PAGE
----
On Thursday, June 8, 2023, New York became the second state in the nation to pass a bill that would create a commission to study the impact of slavery and its legacies on Black residents and propose possible reparations. The bill, which was sponsored by Assemblywoman Michaelle Solages and Senator Brian Benjamin, received bipartisan support in both chambers of the legislature and will be sent to Governor Kathy Hochul for her approval.

The commission would consist of 15 members appointed by the governor, the legislature and community organizations. It would examine the history of slavery in New York, the role of the federal and state governments in supporting it, and the economic, political and educational disparities that persist among Black New Yorkers today. The commission would also explore various forms of reparations, such as monetary compensation, educational programs, community investments or public apologies.

The bill’s sponsors said that the commission would be a first step toward acknowledging and addressing the harms caused by slavery and its aftermath. They cited the example of California, which formed a similar reparations task force in 2020 and issued a report with recommendations earlier this year. They also pointed out that New York was one of the first colonies to introduce slavery in North America and that enslaved Africans contributed significantly to the development of the state and the city.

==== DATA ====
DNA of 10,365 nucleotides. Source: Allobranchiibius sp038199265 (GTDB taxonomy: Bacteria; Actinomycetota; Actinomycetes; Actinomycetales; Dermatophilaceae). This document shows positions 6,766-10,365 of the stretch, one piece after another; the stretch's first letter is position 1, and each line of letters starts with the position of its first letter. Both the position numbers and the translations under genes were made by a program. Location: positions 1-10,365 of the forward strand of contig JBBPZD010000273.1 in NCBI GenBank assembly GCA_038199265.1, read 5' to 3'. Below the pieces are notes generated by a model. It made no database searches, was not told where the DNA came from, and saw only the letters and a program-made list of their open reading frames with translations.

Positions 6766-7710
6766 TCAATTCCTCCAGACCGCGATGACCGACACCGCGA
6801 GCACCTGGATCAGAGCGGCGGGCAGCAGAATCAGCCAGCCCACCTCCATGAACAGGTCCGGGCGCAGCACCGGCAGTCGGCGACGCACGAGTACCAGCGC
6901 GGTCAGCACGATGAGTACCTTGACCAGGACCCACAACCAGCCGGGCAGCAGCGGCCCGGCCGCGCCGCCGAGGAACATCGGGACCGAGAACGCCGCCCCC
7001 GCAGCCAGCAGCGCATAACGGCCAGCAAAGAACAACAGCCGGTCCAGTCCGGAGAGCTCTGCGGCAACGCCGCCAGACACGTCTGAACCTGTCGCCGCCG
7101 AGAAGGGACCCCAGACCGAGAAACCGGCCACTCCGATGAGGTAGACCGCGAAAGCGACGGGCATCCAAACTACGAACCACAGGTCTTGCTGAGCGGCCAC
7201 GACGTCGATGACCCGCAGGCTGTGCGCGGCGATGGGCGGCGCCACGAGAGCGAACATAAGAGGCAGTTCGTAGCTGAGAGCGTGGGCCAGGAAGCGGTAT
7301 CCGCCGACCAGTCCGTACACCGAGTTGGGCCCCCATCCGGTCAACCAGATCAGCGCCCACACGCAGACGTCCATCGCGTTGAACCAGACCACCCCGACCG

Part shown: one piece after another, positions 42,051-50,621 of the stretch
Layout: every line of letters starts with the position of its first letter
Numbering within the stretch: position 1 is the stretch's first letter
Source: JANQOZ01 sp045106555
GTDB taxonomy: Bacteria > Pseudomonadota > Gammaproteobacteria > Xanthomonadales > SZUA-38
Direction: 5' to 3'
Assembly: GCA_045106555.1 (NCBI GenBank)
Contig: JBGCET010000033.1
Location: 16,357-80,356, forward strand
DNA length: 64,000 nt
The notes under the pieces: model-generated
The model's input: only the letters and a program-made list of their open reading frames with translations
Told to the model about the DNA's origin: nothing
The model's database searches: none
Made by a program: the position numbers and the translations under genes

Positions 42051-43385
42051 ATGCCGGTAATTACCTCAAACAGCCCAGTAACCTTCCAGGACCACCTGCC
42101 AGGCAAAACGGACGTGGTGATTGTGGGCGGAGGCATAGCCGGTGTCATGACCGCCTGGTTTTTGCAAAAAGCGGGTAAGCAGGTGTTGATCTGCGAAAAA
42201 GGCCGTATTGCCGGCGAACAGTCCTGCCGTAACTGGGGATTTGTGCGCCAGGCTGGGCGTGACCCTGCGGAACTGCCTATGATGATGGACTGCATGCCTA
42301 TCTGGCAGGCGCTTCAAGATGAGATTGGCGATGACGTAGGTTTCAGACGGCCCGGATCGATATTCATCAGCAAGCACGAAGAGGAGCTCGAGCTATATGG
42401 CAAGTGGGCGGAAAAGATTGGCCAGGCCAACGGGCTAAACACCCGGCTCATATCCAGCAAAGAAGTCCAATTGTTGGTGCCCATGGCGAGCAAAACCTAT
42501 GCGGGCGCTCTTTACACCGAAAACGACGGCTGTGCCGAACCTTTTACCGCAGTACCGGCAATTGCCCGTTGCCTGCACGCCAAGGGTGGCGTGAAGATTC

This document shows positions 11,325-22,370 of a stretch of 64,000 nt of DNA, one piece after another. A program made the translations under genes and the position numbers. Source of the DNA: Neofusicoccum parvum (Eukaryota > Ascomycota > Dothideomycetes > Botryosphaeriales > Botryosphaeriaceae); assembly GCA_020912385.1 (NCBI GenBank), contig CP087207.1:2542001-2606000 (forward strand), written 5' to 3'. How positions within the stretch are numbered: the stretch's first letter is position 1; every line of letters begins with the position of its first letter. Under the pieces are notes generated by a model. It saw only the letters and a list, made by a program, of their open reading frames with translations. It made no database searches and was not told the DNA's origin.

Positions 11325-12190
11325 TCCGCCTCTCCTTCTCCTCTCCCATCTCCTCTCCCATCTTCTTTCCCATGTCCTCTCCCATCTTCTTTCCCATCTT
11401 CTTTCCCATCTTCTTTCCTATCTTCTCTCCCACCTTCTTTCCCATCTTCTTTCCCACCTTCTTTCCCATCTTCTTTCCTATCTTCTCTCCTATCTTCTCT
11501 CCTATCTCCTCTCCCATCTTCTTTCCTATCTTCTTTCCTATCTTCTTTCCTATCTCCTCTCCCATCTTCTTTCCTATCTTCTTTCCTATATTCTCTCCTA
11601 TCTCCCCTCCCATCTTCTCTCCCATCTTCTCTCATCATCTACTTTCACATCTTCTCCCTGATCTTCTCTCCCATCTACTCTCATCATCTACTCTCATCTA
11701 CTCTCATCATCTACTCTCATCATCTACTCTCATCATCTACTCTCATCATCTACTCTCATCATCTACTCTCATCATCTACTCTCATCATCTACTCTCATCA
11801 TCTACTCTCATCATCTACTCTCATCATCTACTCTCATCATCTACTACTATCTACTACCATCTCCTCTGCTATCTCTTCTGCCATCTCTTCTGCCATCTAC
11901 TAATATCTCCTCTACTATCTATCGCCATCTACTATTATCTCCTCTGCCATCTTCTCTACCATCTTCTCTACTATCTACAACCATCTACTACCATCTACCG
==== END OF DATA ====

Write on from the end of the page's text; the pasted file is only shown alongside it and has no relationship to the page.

The bill faced some opposition from Republican lawmakers who argued that reparations were unnecessary, divisive or impractical. They questioned the cost and feasibility of compensating descendants of enslaved people and suggested that existing policies and programs were sufficient to promote equal opportunity and justice for all. They also expressed concern that the commission would open a Pandora’s box of grievances and demands from other groups who have suffered historical injustices.

The bill’s supporters countered that reparations were not only a moral obligation but also a matter of economic and social justice. They said that slavery and its legacies have created a racial wealth gap that persists to this day and that reparations would help close it. They also said that reparations would not only benefit Black New Yorkers but also foster healing, reconciliation and unity among all New Yorkers.

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